| Made in Japan.|
can't seem to find any info on this company
looks almost like a Huret Svelto Plus, except the derailleur face has a DNB script and is painted red.
| Based on info at Classic Rendezvous, it must be a Gran Sport.|
| I have an aluminum Alan frame and fork, which is all in great condition except for the seat cluster, which has cracked lengthwise along the top. There is no damage to this frame otherwise; I am assuming the metal in the seat cluster has fatigued.|
Looking for another frame in discardable condition that has the seat cluster in good condition so as to swap it over.
As this is of no use to me in its current condition, I would consider selling the frame and fork to another owner with similar aspirations. Better to have one bike in ridable condition than two entirely out of use. Will consider selling to others as well.
Also welcome is guidance on performing this bonded frame rebuild, including de-bonding and re-bonding, and bond selection and preparation.
| I have an 83/84 Bianchi - which I built up with a late 80's / early 90's Shimano 105 group (The 105 group was donated from another bike). When I put the components on the Bianchi frame - the pedals would not come off (Shimano 105 pedals with straps). Recently, I have been making a transition to clipless pedals. My Bianch is one bike I would like to ride clipless. I did manage to get the left pedal off. But I can't get the drive-side pedal to budge. It's not corroded or anything - just really tight. |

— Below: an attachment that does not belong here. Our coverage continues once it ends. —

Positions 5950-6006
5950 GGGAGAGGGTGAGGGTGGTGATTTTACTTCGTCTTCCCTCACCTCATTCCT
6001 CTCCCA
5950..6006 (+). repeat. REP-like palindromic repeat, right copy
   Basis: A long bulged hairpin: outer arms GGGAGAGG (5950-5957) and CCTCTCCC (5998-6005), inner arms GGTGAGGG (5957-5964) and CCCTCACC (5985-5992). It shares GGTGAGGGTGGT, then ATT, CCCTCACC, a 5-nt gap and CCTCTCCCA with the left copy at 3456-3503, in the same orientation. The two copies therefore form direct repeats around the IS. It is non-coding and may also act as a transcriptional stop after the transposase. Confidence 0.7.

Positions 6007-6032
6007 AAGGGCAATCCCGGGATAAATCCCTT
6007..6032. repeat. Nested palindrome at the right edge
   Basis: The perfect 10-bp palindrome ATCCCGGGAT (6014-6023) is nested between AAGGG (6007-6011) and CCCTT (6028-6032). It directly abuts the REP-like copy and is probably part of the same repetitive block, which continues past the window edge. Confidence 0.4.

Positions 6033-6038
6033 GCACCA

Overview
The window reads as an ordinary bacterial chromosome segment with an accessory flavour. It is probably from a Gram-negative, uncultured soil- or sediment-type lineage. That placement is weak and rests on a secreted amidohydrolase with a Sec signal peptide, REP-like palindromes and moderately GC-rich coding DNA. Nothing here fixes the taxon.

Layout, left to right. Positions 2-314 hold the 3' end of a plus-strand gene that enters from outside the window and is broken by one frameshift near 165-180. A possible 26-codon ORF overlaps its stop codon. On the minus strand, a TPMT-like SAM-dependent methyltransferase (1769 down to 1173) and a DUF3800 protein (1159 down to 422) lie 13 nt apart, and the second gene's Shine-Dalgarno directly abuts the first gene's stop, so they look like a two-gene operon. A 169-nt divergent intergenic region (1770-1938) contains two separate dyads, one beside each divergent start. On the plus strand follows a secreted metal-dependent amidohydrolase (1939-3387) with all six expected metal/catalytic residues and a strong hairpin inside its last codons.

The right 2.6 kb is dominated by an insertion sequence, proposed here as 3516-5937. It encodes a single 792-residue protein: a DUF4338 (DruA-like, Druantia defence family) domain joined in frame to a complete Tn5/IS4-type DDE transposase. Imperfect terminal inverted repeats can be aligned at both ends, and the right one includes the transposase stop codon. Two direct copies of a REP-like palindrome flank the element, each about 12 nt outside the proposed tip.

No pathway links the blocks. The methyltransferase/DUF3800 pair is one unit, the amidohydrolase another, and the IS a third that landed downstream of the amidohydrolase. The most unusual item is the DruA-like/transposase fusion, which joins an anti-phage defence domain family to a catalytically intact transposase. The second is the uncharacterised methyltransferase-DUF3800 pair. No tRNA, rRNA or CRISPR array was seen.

It does have a hex hole on the inside of the spindle for an allen wrench......maybe I could use the 15mm wrench in combination with the allen wrench - and maybe get it to come loose.
I've had some really tough ones before......but this one is the worst so far. If anyone has some ideas - please let me know.
| If you can disassemble the pedal and remove the cage from the spindle, you can hoist the bike horizontally and clamp the pedal flats in a sturdy bench vice. You should have more than enough leverage if the bench is secure. If the pedal won't come apart you can still try this method by shimming the flats out or sacrificing the pedals and crushing the bejesus out of them.|
| You might try heat. I don't know if a propane torch would discolor the aluminum crankarm, but the aluminum will expand faster than the steel pedal spindle and might allow you to loosen it. You might also put the crankarm and pedal in the oven. I doubt that 300 deg or so would cause annealing/softening of the forged aluminum. (Any metallurgists out there?)|
| I got the stuck pedal free! I thought I would give one more try before I tried disassembling the pedal and putting it in a vise.....I bought new wrench (the old one was a little beat-up). I supported the crank with a block of wood....put the wrench in place.....gave it a good whack with a heavy rubber mallet - and it broke free. |
|I am restoring/rebuilding a 1963+/- Legnano which is missing the seat post bolt which fits forward of the seat tube, and below the top tube. Do you know how to make one if you don't know where I can get one?|
| that is what it looks like, and if you make one, can you make one for me too....|
| I have this bolt and bike and am wondering if anyone can comment on what size seatpost this frame takes???|
| hi there i have the seat bolt ur asking for how many do you want its the older version legnano race bike its from around 1958 pls don t hesitate to contact me|